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Second Skripal Poisoning Suspect Identified as Dr. Alexander Mishkin

October 8, 2018

By Bellingcat Investigation Team

Translations: Русский

Please read our full report on the life and times of Dr. Alexander Mishkin here.

In the preceding report from the current investigation into the two suspects in the Skripals poisoning case, Bellingcat and its reporting partner the Insider disclosed the identity of one of the two suspects. The person travelling under the alias of Ruslan Boshirov was identified as GRU’s Col. Anatoliy Chepiga, recipient of Russia’s highest state award.

Bellingcat can now report that it has conclusively identified the second suspect, who travelled to Salisbury under the alias Alexander Petrov. In its previous reporting, we already produced evidence that “Alexander Petrov” is not an authentic persona, but an undercover alias for an officer of a Russian security agency. In another report, we established that “Petrov” was specifically working for Russia’s military intelligence, the GRU.

We have now identified “Alexander Petrov” to be in fact Dr. Alexander Yevgenyevich Mishkin, a trained military doctor in the employ of the GRU. Bellingcat’s identification process included multiple open sources, testimony from people familiar with the person, as well as copies of personally identifying documents, including a scanned copy of his passport. The full identification process will be described in the upcoming full report.

While Alexander Mishkin’s true persona has an even sparser digital footprint than Anatoliy Chepiga’s, Bellingcat has been able to establish certain key facts from his background.

A scanned copy of Alexander Mishkin’s passport, issued in 2001 in St. Petersburg. The passport lists his real name and place of birth as Loyga.

Who is Alexander Mishkin?

Alexander Mishkin was born on 13.07.1979 in the village of Loyga, in the Archangelsk District in Northern European Russia.  He studied and graduated from one of Russia’s elite Military Medical Academies, and was trained as a military doctor for the Russian naval armed forces.

During his medical studies, Mishkin was recruited by the GRU, and by 2010 had relocated to Moscow, where he received his undercover identity – including a second national ID and travel passport – under the alias Alexander Petrov.

In the period 2011-2018, Alexander Mishkin traveled extensively under his new identity. Bellingcat has identified multiple trips to Ukraine and to the self-declared Transnistrian Republic, the last of which as late as during the Maidan events in Kyiv in December 2013.

Unlike the case of Anatoliy Chepiga, “Petrov”’s cover identity retained most of the biographical characteristics of the authentic Mishkin – such as the exact birth date, first and patronymic name, and first names of his parents.

Until early September 2014, Mishkin’s registered home address in Moscow was Khoroshevskoe Shosse 76B – the address of the headquarters of the GRU.  In the autumn of 2014, both Mishkin and Anatoliy Chepiga moved to upscale apartments.

Alexander Mishkin current military rank is unknown. However, based on the known rank as of graduation from the Military Medical Academy (Russian military doctors graduate with a rank of senior lieutenant), and the elapsed time (15 years), it can be posited that as the time of the Skripals’ poisoning incident he was either a Lt. Colonel or a full Colonel.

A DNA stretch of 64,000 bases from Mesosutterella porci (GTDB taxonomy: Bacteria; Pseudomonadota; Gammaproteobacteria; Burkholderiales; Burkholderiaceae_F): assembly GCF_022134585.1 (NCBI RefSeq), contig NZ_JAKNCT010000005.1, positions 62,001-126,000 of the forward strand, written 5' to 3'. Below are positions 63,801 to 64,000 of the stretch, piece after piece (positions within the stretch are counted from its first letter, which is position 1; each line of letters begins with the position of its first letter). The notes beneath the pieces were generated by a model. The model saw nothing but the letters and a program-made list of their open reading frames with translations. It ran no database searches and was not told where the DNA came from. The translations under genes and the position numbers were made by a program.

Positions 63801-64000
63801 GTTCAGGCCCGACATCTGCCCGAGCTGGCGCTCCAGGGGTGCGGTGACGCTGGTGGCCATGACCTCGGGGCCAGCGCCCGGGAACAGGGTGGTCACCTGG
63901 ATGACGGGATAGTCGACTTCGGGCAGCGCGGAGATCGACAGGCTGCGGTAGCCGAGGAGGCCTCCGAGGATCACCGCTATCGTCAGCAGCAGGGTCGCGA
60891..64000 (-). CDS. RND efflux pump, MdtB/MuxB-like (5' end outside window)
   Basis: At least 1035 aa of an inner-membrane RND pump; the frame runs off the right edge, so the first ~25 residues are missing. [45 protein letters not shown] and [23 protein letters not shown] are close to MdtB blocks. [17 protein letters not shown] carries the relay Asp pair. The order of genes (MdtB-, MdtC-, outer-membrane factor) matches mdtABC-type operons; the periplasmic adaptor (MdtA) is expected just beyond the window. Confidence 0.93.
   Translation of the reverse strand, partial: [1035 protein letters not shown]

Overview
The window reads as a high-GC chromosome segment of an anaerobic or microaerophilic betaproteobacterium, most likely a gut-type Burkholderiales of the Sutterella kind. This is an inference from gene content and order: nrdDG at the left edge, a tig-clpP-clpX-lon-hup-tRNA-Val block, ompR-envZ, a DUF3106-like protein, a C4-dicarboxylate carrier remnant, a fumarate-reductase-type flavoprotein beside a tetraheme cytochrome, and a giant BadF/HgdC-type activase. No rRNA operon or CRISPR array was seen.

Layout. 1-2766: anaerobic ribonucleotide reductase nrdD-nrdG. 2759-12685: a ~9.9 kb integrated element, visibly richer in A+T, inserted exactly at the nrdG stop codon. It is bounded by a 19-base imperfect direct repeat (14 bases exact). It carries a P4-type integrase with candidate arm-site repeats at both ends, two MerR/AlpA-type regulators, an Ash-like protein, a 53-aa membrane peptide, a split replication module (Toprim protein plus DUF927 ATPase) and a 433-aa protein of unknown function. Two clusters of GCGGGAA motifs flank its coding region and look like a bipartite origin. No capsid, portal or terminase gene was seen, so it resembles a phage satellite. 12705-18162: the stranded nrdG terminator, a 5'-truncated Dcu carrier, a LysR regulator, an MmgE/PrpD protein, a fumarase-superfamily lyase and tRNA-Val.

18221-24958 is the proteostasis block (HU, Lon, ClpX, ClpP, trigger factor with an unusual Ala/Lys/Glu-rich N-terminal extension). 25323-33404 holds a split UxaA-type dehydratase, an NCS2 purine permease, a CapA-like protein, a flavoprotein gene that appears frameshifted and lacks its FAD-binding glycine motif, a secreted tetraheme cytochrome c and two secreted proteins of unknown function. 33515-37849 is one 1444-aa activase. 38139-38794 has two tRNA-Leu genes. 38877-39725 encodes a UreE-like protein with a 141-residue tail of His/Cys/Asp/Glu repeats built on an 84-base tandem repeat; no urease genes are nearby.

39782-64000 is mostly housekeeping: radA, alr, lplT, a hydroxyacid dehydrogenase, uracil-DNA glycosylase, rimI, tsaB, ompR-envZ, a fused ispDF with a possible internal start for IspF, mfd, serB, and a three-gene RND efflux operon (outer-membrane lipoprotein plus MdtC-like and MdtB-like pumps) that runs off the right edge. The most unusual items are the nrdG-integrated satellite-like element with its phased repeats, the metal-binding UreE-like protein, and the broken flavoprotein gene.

Bellingcat and the Insider have interviewed multiple sources familiar with Mishkin, both in St. Petersburg and in his native Loyga.

In the full report, which will be published on Tuesday at 13:00, we will publish the full method by which Mishkin was identified, as well as witness testimony from various sources. The full report will also contain forensic evidence of the visual (facial) match between  “Alexander Mishkin” and “Alexander Petrov”

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  1. Eddie Storey

    Uh-oh, more bad news for the Bots and the duraki, who will now flood the Bellingcat with BS in an attempt to blow smoke up our backsides.

    Fact: A GRU officer who defects to the West (Skripal), for whatever reason, is considered a TRAITOR to the motherland, by the GRU and other Russian security services at the very least. The penalty for treason in Russia is death. [A Russian “diplomat” (actually the Ambassador’s male secretary, i.e. his bodyguard) personally said to me 6 years ago that “Litvinenko deserved to die”, his actual words. I was shocked at the time but it was an insight into the depth of Russian “patriotism” among some Russians.]

    MMO: It’s not certain that “Ruslan Boshirov” and “Alexander Petrov” (both now identified as GRU officers with the help of official Russian state photos) had the Means (the smuggled perfume bottle full of novichok that later killed an innocent civilian), but they certainly had the Motive (Skripal is a traitor and traitors deserve to die) and the Opportunity (the Russians were caught on camera 200m from Skripal’s home on the day they were poisoned). Circumstantially Russia also has form when it comes to assassinations by poison (Litvinenko etc). Finally, the timeline is perfect …:

    * Friday 2nd March 15:00, the suspects are filmed arriving at Gatwick airport for their “tourist visit to Salisbury”. Instead of travelling to Salisbury for the weekend, they check in at a hotel in East London.
    * The day after, Saturday 3rd March 14:25 the Russians are filmed arriving at Salisbury railway station;
    * Saturday 16:11, after spending less than 2 hours in Salisbury (due to the snow bwhahaha), they’re filmed leaving Salisbury railway station on their way back to London;
    * The following day, Sunday 4th March 11:48 the Russians are again filmed arriving at Salisbury railway station;
    * Sunday 11:58 they’re caught on CCTV from a petrol station 200m from Skripal’s home (1.5 km in the opposite direction from the cathedral);
    * Sunday 13:50 they catch the train back to London;
    * Sunday: 16:15 an emergency services call reports that Skripal and his daughter have been found unconscious on a public bench in the centre of Salisbury by a passing doctor and nurse;